Gliding across the room, from where I do not know, came our fifty-something angel of mercy, bringing a mothering embrace and words to sooth. “I speak Spanish,” had been her first words, as her gaze of compassion swallowed the family up into her heart. “I will stay with her. I will stay here and sit with her,” she promised, binding herself into the family unit. With her gray-streaked auburn hair pulled back into a loose braid, and her strong Texas accent, she was the picture of compassionate strength. In that moment, she became Naomi to this Ruth, torn from her husband to journey alone into a foreign land. And as the first one had, this Naomi opened her heart to offer generous hospitality to the land where her family had lived since a time long before there even was a Texas.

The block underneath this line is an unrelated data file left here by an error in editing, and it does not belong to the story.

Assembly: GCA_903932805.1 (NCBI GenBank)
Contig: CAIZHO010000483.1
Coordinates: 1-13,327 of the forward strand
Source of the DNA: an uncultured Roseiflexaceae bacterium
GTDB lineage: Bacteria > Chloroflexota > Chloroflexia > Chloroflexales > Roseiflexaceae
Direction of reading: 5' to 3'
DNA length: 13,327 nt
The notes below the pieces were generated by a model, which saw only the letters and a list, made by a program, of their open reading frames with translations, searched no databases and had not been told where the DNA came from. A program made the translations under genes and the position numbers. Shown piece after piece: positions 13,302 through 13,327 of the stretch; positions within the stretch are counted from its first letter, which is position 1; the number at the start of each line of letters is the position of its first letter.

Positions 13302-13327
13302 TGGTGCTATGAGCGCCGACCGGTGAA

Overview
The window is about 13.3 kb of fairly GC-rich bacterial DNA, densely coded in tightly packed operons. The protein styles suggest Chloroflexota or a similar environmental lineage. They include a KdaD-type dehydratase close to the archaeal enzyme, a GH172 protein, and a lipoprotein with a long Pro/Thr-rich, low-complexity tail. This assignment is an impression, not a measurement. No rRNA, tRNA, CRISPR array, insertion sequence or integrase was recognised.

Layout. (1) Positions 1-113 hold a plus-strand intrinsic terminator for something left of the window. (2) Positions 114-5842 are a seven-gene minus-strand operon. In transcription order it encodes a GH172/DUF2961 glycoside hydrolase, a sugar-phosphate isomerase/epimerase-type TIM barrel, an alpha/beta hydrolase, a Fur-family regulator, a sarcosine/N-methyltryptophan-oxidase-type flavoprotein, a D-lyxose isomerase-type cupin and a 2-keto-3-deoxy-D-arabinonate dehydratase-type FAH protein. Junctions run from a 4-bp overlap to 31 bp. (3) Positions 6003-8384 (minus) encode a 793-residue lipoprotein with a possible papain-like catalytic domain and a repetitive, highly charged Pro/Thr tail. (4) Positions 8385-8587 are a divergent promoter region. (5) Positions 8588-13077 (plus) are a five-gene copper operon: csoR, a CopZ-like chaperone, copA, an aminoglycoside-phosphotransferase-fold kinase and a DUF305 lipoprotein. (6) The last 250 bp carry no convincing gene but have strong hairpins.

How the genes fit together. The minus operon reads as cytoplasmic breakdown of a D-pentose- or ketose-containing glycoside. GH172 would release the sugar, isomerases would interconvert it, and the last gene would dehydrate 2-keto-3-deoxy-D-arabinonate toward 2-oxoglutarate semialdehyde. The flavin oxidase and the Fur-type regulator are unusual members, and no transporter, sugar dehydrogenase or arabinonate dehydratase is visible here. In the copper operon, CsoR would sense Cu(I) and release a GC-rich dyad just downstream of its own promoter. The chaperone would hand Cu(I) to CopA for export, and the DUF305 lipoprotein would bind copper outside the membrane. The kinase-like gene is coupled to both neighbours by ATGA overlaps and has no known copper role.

Knowing it was best to leave them together, I walked outside with the manager. The gray-haired leader of the Greyhound staff was in need of some fresh air as he fought back tears of his own. “It’s the kids,” he explained, “They get to me. I don’t care about what anyone thinks about politics, we’ve got to do something for these kids!”

While the point he was making had to do with the network we were building to support children coming through the station, I knew that it was those two confused children who had said goodbye to their father that day, perhaps forever, that were getting to him.

“I know we can’t do anything for those kids today, you know, but for others,” he concluded regretfully.

“We can do something. We will do something. For these children. Today.” I said softly, as he turned with gratitude to reveal that was exactly what he had hoped I would say. His excitement was palatable as he began to taste the reality of exactly what he had been dreaming to do for months. A way to help all the children that were weighing on his heart daily.